Agreed. There are plenty of minor names in the field though, who don't give me this impression. The NLP Mind Fest Event was apparently designed to bring out a lot of these lesser known people.

I haven't heard of NLP before, but reading about it now it's setting off all my old skepticism alarms. The claims it makes seem to be very vague and optimistic. I'm especially wary of things like the links you provided that talk about having "over 200 patterns"; I don't buy my textbooks based on their page count.

Self-hacking is cool, but any advice given along those lines needs to be backed up by solid literature something fierce (i.e. see lukeprog's How to Be Happy) to be plausible, and even then you should generally expect that any given piece of advice will only have a moderate chance of working on any given person.

Saying "I'm smart and I think it's worthwhile" isn't enough; lots of smart people think religion is worthwhile. If NLP has a central theory behind it, rather than just being an umbrella term for a bunch of disparate self-hacking techniques, then where can we find a step-by-step explanation and solid justification of that theory? And if there's isn't a central theory, then each "pattern" will have to be presented and justified on its own, and survive on its own merits independent of its sisters.

The usual answer I've seen NLP practitioners give to this question is that they're too busy successfully applying NLP to waste time on proving it to the losers who aren't. Which is itself an example of the NLP technique of reframing.
Yes, there is some of that attitude which you describe. However, it's hardly descriptive of ALL neuro-linguistic programmers. NLP people would say you are Generalizing, Distorting and Deleting :)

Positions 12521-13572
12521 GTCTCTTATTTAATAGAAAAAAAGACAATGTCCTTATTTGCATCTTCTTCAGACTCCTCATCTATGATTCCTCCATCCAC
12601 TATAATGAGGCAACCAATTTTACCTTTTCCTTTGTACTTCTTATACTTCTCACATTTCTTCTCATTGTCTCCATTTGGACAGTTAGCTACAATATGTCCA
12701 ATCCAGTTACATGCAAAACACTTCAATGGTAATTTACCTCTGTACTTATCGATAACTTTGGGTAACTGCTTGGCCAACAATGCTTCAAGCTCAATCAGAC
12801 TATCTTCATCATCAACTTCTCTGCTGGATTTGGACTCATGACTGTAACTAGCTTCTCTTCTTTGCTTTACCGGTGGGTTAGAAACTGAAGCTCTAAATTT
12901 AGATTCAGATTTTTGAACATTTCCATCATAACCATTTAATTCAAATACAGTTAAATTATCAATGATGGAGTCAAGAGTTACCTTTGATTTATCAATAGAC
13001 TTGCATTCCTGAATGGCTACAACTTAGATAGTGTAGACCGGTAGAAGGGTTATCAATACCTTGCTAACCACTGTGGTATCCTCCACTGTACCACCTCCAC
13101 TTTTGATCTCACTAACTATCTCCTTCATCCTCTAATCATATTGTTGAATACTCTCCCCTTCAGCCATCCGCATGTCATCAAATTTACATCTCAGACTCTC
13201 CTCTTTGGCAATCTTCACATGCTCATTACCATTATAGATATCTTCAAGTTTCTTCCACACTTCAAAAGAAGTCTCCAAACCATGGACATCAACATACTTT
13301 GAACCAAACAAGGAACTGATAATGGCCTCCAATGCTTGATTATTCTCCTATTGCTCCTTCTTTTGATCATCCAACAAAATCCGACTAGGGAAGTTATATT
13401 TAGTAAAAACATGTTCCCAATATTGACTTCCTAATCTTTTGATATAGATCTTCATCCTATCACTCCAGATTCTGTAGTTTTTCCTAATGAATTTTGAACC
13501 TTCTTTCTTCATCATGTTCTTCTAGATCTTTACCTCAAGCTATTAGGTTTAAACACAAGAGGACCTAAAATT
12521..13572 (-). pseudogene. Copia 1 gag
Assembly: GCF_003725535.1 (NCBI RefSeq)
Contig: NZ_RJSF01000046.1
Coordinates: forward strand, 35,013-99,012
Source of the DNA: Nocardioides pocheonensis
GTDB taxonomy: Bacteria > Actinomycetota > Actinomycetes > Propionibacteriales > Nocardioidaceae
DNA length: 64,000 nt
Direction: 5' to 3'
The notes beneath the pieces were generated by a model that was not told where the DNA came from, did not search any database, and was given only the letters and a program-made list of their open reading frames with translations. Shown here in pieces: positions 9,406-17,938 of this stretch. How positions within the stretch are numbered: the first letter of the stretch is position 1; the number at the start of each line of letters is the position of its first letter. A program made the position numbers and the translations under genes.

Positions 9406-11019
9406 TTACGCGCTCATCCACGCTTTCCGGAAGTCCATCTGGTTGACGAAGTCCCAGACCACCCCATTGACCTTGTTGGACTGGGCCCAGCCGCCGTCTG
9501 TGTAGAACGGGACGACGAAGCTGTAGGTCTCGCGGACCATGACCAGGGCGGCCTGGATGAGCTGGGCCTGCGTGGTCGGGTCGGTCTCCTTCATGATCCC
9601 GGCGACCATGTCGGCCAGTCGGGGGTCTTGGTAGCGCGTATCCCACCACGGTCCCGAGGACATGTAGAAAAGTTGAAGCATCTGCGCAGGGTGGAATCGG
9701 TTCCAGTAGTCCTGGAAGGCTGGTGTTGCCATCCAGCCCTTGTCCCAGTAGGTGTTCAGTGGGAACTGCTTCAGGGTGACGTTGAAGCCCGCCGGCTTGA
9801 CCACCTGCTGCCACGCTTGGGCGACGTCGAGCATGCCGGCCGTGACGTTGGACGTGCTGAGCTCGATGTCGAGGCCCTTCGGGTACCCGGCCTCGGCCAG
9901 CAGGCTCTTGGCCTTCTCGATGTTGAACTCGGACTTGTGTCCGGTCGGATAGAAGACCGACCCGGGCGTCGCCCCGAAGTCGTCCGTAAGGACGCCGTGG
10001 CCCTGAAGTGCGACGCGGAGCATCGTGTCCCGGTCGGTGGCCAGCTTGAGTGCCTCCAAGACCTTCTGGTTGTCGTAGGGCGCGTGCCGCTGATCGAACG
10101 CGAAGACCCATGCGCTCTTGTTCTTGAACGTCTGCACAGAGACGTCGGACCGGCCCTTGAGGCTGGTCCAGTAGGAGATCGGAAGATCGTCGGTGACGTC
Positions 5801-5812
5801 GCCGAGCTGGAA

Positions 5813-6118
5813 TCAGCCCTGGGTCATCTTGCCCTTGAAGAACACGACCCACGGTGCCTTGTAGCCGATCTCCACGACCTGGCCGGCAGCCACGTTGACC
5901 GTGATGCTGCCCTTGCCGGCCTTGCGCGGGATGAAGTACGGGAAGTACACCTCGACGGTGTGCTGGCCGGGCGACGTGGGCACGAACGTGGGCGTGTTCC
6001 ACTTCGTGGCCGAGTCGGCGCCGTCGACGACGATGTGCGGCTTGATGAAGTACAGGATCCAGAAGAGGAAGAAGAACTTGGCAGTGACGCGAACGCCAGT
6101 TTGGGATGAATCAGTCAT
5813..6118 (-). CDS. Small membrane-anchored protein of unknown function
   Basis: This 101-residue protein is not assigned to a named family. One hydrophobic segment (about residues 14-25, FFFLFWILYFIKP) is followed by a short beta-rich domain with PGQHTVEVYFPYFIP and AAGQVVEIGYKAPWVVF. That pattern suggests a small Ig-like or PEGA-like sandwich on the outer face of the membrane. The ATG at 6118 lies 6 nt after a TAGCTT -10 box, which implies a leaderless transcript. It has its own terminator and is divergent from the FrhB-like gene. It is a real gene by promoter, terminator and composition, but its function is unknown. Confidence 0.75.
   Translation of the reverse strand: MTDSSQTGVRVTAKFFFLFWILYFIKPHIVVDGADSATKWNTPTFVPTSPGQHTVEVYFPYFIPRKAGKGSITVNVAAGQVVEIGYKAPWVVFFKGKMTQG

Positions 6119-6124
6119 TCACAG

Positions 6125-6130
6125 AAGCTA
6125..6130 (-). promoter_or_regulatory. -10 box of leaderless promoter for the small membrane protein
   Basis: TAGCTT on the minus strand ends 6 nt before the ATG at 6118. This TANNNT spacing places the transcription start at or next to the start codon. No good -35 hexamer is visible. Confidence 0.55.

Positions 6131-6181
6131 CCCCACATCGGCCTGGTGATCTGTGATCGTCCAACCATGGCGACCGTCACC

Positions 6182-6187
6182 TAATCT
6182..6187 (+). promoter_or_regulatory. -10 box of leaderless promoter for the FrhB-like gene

Well, there you are, that's the concern I have about NLP, which I have to admit I have seen only in its worst manifestations, on the Usenet newsgroup alt.nlp many years ago. It was like looking into an overcrowded cage of rats fighting for dominance, with the NLP techniques as their claws and teeth.
Yes, I realize that it sets of skepticism alarms. It did so for me as well when I first encountered it. It's a detriment to the field that it looks scammy on the surface :) Yes, I love his article on happiness. The problem with ONLY going with research-backed stuff is that one might be missing out on potentially useful stuff. My argument here is NOT to take NLP on faith, but rather to perhaps to investigate it further and see what it can offer. A lot of it seems to be based on introspection and informal experimentation. Which could be said for the father of modern psychology, William James. Not trying to appeal to authority, just making a parallell. Here's an article about that similarity as well: http://www.neurosemantics.com/nlp/nlp-articles/william-james-could-he-have-invented-nlp

the amazing stuff I am always reading about

I'm sure it's amazing to read about. How amazing have you found it in practice?

I've used their "fast phobia cure" to amazing effect - at least it amazed me (and him) at the time. It took less than 29 minutes of text chat back in early April, and the issue remains solved.
Interesting, that seems like an especially cheap and concrete thing to test.
Interesting video: http://www.youtube.com/watch?v=VtUatMghbHg Follow up 25 years later: http://www.youtube.com/watch?v=TjjCzhrYJDQ&feature=related I suspect the efficacy of this method depends a lot on the subject's ability to really bring forth the internal representations of the phobia (ie mental images, feelings, etc) so that they can be changed.
Indeed it is. The hardest part seems to be finding subjects. If you know one and would like to try it, I could walk you through it and explain a few failure modes to avoid.
Haven't dicked around much with it yet. But one thing I can tell is that a lot of the self-hacking stuff I came up with myself over the years has been laid out in much clearer form in NLP. Always cool to get those "ah! so that's what I was doing" moments. One thing I'm going to be experimenting with is changing my chunking and anchoring around exercise. In other words, trying to change the number of steps I perceive it to be, and the mental images and feelings it evokes when I think about it. Something I'm currently playing around with is imagining turning down negative self-talk and dimming mental images that I don't wish to have.